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A Taiwanese Hakka in the Japanese army (4)
A Taiwanese Hakka in the Japanese army (4)
After the Japanese had occupied Malaya the British set up the Southeast
Asian High Command in Ceylon (present day Sri Lanka). The British recruited
many young Malayans into the 136 forces which would be used to help the
British to recapture Malaya. The mission of the 136 forces was, before
the allied forces began reconquer Malaya, to contact the resistance
forces there. They were to be paracuted back to Malaya as soon as their
training was over.
Colonel Chapman was with Chin Peng in MPAJA headqurters in Triang in
Pahang. One night while the British Air Force from Ceylon flew over
Malaya on the bombing mission Colonel Chapman, using a hand operated
wireless transmtiter, made contact with the British Air Force. After
they had identified that it was Colonel Chapman the British Air Force
made many sorties of dropping supplies to the MPAJA. Meanwhile plans were
made by Lord Louis Mountbatten, the Supreme Allied Commander to invade
Malaya. The MPAJA forces were to be deployed to destroy the Japanese
communications before the Allied forces began landing in Malaya. More
air drops of supplies were made to the MPAJA. Chin Peng requested the 136
forces to assist the Kinta MPAJA. Therefore Kon Lai went with Comrade
Zeng to an open space, the tailing of a abandoned tin mine to receive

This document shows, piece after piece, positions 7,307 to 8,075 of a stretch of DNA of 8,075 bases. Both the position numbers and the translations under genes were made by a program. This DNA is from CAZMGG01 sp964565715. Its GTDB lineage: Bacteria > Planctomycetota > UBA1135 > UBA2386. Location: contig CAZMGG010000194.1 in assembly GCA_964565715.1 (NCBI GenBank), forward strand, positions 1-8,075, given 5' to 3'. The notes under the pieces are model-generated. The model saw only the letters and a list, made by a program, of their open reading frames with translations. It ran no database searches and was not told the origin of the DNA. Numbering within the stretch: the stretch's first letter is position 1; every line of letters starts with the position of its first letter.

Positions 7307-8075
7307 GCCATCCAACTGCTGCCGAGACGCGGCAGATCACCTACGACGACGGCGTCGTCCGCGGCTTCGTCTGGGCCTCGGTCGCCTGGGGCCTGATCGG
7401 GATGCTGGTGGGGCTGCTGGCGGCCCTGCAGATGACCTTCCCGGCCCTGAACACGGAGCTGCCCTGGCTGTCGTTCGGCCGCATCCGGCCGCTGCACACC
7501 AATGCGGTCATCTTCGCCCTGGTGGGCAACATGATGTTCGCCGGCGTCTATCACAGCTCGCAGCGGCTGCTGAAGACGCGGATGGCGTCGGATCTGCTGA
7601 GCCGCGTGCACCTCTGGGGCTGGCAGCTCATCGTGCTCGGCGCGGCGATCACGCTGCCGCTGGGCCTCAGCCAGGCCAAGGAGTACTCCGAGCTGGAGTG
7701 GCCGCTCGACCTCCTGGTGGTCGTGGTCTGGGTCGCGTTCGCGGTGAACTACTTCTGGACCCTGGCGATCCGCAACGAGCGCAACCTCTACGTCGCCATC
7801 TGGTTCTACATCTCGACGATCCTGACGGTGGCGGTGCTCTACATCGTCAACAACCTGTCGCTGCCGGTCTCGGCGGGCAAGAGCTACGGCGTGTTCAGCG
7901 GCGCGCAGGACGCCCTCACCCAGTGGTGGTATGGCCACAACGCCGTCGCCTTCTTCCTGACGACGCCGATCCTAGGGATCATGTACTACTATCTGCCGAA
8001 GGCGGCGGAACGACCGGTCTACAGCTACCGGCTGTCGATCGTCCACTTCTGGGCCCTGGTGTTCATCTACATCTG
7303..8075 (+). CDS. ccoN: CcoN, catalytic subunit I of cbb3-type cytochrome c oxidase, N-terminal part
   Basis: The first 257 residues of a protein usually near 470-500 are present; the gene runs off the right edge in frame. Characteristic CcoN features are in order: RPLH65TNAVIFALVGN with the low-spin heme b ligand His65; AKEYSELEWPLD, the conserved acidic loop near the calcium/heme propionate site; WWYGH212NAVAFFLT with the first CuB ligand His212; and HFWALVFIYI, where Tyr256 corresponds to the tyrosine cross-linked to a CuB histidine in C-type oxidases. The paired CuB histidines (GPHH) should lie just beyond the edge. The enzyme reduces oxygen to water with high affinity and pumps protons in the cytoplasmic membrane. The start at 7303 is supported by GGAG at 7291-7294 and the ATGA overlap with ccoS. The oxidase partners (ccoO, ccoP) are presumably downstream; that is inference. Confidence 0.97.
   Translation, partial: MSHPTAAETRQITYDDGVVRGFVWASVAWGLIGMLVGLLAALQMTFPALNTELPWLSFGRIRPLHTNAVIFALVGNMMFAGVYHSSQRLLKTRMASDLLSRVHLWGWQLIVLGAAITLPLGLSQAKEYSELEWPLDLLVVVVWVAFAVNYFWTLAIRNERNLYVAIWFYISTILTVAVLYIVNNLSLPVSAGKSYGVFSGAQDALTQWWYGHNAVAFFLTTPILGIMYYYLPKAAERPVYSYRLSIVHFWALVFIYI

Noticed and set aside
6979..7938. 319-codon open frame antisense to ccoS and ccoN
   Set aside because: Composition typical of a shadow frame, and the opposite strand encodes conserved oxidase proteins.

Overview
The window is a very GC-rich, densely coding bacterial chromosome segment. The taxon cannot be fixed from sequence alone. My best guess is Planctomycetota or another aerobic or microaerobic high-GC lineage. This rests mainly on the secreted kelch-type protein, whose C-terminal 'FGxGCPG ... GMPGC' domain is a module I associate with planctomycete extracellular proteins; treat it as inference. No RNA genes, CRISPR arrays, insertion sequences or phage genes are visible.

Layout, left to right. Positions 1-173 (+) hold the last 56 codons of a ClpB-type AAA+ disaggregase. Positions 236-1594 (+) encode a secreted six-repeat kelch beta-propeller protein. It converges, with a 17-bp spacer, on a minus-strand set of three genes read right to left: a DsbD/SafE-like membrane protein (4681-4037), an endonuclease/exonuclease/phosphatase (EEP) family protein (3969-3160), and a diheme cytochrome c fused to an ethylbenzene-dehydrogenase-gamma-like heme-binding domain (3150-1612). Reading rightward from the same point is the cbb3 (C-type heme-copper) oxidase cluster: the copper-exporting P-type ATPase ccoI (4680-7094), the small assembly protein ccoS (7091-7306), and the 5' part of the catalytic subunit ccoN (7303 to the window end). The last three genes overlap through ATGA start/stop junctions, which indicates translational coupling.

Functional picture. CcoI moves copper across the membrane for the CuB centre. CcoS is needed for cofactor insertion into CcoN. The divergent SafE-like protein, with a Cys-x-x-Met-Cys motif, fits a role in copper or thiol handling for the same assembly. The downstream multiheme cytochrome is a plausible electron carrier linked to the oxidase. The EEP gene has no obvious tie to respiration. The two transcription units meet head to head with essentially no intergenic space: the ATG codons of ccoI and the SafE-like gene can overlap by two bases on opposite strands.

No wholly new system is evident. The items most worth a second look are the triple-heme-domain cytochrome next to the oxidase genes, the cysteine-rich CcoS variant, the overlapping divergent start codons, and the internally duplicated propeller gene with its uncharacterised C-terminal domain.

The Kinta branch of MPAJA gave the two British and the two 136 force
officers a big warm welcome. These officers reorganized the MPAJA
under the command of Comrade Zeng. They taught the MPAJA how to use
the explosive and how to handle the new weapons they received. Kon Lai
was assigned as the leader of the Sabotage Squad which took the
responsility of destroying the communications in the Kinta district
before the arrival of the allied troops.
On August 15, 1945 news came that Japan had surrendered. There were
big VJ cerebrations every where in Malaya. Kon Lai was very excited
because the time had finally come for him to go home where he left
four years ago. He approached the two British officers and told them
that he was a Japanese deserted soldiers. They were flabbergnasted to
hear the story by Kon Lai. They asked Kon Lai if he still posessed his
Japanese soldier's identity card. Unfortunately Kon Lai had
destroyed it to prove that he was not a Japanese spy when he first
entered the camp. It would be hard for him to convince the British
Authority of his real identity.
In Malaya after the Japanese surrender the first troops to appear in
the streets of the towns and villages were not the allied troops but the
6,000 or more MPAJA guerillas. The British troops were still in the sea
on the way to Malaya. The Japanese forces were ordered by the high
command in Japan to recroup in big towns and cities and stay in the
barracks awaiting for the arrival of the British so that they could
surrender to them. The Japanese forces did not surrender to the MPAJA
forces whom they did not recognized. The Communist guerillas ruled Malaya
until the British troops reoccupied the whole of Malaya in September and
immediately they set up a British Military Administration (BMA).
To show their forces Kon Lai and his comrades, with new uinforms,
shining boots and the latest new weapons, thanks to the British, proudly
marched out from the jungle with the drummers in front of them, through
the cheering crowds lining the streets of Pusing, Siputeh and Papan
and occupied the police stations of these three towns. Kon Lai went to
Batu Gajah trying to contact the Japanese troops stationed there, hoping
to be expatriated back to Taiwan, but they had already retreated to Kuala